Religious Education and Humanism
in Scotland’s Schools 2008
The 5 million people who live in Scotland group into various religious affiliations. The West has a preponderance of Irish descendent Catholics who live alongside Protestants and from time to time ugly clashes can arise. In the East, religious attitudes are more muted; in the North, the Highlands and Islands are typically Presbyterian Christian, while the South is predominantly secular (especially Dumfries and Galloway).
Altogether there are 2183 schools administered by 33 local councils acting as education authorities. Most schools are non-denominational (read Protestant), with 391 denominational (read Catholic) that were established to accommodate the Irish immigrants; there’s one Jewish school and three Episcopalian. It also looks as though there will be one Islamic school soon because the First Minister (Alex Salmond) is a very religious man (Catholic) and is more than sympathetic to the idea. In general, local clergy visit every school, sometimes regularly.
The national curriculum is not compulsory, instead, for many years Scotland has had a set of national guidelines (age 5-14) and recently most parts of these have been overhauled. It now has guidelines for ages 3-18 that align with the new Curriculum for Excellence (CfE) pedagogy which all schools must implement.
Religious and Moral Education (RME)
The guidelines state that the teaching of RME in non-denominational secondary schools is compulsory only at ‘core’ level. This means the pupils get an overview of the six major religions and their practices. Later, if desired, they can study higher level courses in a variety of religious subjects, but this is optional. A national review took place in 2008 to decide how RME in general should be taught in schools. In this review the secular position was fairly well represented, so the results were quite encouraging and there is room for optimism. But it’s crucial to state that English practices do not apply in Scotland - a fact that so many people often overlook. In most private and state schools, RME teachers are usually fair and decent people trying to do their job well, stick to the guidelines and keep their own perspectives private. And this can be difficult to achieve if the school is located in a bipartite religious community. Obviously, some teachers have entrenched opinions too, but nowadays they’re usually in the minority. It’s not easy to change habits of decades and sometimes compromises have to be made, and from observations in schools, committees, and education authorities, it seems that the Christian ethos is still dominant, so there’s still a way to go, but the trend is for attitudes and RME curriculum content to be moving in the right direction.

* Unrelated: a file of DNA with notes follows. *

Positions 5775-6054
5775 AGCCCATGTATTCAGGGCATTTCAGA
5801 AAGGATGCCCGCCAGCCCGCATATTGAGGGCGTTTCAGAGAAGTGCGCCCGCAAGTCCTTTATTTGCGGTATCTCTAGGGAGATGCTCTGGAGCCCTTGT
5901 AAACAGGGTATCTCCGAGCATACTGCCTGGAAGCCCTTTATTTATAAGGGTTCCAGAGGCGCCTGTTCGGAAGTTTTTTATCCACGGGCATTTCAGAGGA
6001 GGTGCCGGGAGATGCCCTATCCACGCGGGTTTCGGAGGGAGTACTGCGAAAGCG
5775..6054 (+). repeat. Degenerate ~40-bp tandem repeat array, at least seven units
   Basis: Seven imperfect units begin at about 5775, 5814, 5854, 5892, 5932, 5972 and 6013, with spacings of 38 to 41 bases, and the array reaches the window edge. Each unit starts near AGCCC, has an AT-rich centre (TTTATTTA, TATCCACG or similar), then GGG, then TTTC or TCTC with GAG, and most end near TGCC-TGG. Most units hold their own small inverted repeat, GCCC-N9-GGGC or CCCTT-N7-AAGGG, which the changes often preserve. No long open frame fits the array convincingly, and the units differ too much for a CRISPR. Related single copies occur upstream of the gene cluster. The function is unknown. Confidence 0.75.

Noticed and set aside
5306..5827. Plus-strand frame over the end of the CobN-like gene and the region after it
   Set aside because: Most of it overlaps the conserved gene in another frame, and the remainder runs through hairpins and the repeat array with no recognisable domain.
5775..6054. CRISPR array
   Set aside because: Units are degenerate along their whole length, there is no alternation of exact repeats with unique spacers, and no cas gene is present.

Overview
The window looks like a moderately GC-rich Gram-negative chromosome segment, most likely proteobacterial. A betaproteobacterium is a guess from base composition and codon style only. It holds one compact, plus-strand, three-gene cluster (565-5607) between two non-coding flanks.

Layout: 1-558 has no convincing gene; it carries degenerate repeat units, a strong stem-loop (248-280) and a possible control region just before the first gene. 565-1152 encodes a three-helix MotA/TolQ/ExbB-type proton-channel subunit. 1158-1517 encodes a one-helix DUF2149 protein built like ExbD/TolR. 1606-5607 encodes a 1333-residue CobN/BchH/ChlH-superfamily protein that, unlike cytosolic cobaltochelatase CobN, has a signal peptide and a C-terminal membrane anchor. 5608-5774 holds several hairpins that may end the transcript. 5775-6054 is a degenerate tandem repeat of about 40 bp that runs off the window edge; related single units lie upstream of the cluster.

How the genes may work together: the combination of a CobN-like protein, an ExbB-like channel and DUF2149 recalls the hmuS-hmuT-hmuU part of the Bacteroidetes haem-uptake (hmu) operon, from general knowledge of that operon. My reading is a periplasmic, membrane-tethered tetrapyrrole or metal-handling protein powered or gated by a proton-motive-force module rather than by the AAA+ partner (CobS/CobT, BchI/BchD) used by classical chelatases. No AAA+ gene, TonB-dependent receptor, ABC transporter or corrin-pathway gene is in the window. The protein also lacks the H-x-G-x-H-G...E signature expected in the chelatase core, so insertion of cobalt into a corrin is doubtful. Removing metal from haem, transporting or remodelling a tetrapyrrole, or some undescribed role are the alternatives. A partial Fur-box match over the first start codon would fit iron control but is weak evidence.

Unlike England, Scotland has no ‘collective worship’ requirement, but we do still retain Religious Observance practices. In the past 10 years or so most secondary non-denominational schools were increasingly ignoring RO (kids weren’t interested), but a few years back some religious authorities complained about the dereliction of RO practices and the government established a Religious Observance Panel to re-design the whole procedure, to up-date the guidelines and make RO more ‘inclusive’ then monitor its implementation in schools. The Humanist Academy had a representative on this panel (though outnumbered 19-1) so what resulted was a much watered down version of what was first proposed. Sadly, the consensus was to retain the anachronous ‘Religious Observance’ label, but the content is not always as insidious as the phrase implies. The guidelines as they stand state that each Secondary school must have at least six instances of RO a year. Secondary schools are pretty secular in their approach to RO, many opting simply for a story with a moral theme, sometimes adding a short period for reflection where pupils may pray silently - if they wish. But of course there are some teachers (especially up north) who squeeze in as many Christian rituals as they can get away with. The RO panel supervised the RO scheme for two years, but last year, it ran out of funding and was disbanded. Now everyone expects schools to revert to the RO negligent attitudes they held before they were monitored.